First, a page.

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Football News: Evaluating Potential Manchester United Managers

Evaluating Potential Manchester United Managers

Manager pickings are pretty slim to be honest, made worse by both our poor recent record putting off managers who don't know what they will be facing if they take on the Manchester United job, and the fact that other top sides are looking for managers this summer.

We have seen Bayern Munich struggling to get a manager and they are easily a better prospect in the short to medium term than us. I like the look of Arne Slot, but he is Liverpool bound and I think he could do very well with them.

Nagelsmann was probably the best option of the more established names that might have been available, but he's committed to the German national team until 2026 now. So we can rule him out.

Managers I really don't want include Southgate who doesn't have a distinct style of play and while he's done well with the national team, my feeling is international football suits him better than the relentless cut and thrust of domestic league football. Tuchel is another that I really don't want, negative tactics and someone who often falls out with people. A good manager no doubt, but he doesn't feel like a natural fit for a Manchester United manager.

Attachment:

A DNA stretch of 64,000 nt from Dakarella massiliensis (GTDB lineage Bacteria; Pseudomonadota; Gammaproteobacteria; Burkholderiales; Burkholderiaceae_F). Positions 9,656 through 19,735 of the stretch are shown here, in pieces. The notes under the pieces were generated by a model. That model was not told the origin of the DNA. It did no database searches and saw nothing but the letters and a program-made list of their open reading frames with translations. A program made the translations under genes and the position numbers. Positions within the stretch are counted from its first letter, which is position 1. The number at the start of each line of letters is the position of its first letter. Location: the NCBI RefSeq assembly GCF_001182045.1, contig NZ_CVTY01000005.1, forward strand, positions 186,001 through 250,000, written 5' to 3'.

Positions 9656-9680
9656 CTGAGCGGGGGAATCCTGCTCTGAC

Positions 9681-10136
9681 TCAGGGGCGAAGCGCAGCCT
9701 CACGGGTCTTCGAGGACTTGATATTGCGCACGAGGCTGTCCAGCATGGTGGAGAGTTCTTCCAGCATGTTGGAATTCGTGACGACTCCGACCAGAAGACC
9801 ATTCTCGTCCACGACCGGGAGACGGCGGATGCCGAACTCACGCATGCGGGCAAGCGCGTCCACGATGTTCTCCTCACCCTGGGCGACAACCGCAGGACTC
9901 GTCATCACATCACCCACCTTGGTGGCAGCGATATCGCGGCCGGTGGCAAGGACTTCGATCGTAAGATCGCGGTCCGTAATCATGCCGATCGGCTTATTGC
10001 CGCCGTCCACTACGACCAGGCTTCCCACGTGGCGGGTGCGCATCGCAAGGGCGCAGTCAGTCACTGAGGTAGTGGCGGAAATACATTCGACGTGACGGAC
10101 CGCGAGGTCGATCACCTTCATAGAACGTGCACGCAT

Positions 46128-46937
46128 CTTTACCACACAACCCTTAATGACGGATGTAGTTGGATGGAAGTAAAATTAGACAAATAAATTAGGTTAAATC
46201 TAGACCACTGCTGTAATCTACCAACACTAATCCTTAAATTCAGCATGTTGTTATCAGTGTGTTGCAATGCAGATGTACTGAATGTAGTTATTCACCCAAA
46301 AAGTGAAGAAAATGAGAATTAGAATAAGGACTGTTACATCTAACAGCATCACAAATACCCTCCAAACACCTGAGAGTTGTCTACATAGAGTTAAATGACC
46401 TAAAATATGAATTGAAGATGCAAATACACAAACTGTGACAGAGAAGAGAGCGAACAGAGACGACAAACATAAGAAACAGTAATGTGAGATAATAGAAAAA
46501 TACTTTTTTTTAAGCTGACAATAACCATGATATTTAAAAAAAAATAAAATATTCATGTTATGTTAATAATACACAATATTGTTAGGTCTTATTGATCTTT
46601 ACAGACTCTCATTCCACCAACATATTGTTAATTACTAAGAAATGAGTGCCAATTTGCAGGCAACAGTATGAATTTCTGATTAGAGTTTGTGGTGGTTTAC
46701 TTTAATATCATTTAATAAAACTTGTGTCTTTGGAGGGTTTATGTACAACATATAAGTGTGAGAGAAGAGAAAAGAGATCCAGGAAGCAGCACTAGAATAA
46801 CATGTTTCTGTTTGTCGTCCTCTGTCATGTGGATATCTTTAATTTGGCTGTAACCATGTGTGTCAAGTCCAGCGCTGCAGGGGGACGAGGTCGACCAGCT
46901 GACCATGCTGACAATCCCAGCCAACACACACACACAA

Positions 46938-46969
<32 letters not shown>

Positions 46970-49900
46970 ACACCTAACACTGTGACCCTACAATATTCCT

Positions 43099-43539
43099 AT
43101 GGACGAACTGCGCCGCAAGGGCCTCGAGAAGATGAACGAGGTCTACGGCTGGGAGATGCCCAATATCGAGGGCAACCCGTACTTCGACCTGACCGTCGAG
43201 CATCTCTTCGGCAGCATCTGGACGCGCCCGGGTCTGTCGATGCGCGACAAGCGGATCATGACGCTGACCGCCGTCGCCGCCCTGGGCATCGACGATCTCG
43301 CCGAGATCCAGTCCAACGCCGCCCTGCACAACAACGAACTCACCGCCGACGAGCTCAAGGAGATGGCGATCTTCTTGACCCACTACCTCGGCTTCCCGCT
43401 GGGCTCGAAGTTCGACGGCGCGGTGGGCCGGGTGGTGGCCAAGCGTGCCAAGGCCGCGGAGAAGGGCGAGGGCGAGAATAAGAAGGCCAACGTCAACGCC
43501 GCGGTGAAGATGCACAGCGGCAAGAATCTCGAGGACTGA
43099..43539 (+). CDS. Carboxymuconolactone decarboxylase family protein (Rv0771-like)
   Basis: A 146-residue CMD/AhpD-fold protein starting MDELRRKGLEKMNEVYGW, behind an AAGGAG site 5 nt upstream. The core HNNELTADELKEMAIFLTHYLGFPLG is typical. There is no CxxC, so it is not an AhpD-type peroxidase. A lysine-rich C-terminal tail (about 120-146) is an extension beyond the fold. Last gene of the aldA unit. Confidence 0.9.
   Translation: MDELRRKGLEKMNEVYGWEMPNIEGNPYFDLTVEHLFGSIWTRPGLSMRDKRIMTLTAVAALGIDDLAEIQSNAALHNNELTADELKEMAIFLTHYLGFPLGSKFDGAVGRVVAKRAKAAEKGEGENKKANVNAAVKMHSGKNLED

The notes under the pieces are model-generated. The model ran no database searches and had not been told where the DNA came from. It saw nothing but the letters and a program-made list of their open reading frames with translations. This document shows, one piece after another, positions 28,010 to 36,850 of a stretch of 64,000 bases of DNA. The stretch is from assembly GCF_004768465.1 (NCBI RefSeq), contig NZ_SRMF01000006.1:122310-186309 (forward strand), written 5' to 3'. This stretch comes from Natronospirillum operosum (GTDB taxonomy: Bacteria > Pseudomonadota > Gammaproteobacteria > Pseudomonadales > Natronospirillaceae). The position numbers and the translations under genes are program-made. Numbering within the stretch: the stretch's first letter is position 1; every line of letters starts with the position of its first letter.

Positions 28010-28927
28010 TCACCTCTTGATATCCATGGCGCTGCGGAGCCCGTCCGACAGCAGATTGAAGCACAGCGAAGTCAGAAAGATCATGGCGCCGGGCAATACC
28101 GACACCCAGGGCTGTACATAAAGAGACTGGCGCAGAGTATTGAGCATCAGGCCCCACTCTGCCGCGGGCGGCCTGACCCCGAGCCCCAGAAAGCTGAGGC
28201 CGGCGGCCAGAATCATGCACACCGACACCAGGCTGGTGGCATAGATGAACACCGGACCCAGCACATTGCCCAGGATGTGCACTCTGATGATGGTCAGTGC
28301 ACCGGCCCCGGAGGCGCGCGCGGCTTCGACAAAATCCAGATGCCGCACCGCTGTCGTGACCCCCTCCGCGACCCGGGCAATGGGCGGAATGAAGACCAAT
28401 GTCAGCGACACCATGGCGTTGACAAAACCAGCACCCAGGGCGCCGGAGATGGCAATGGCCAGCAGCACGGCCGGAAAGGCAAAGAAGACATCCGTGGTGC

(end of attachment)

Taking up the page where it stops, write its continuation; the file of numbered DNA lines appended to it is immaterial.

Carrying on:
There are some managers who might be available who have some good qualities, but I have some sizeable concerns over. De Zerbi has shown some great tactical nous, but Brighton have taken a step back this year, and there is something about the way he comes across that is off putting for me. I can't quite put my finger on it, but it's just a bad vibe.

Inzaghi at Inter has done a great job and should be in line for some of the top jobs, but his style of play is too defensive and reactive for me. Potter is an interesting one, I really liked him at Brighton and personally I still rate him higher than De Zerbi. He seems like the guy who can communicate well, and build a strong team ethic. Tactically, he's very astute as well, but he does have a "damaged goods" air to him after his stint with Chelsea. Personally, I think that is a bit harsh as I think Chelsea at that time were totally unmanageable and every manager would have failed. But until he shows it was a blip and he is capable of succeeding somewhere other than Brighton, then there will be a question mark hanging over him.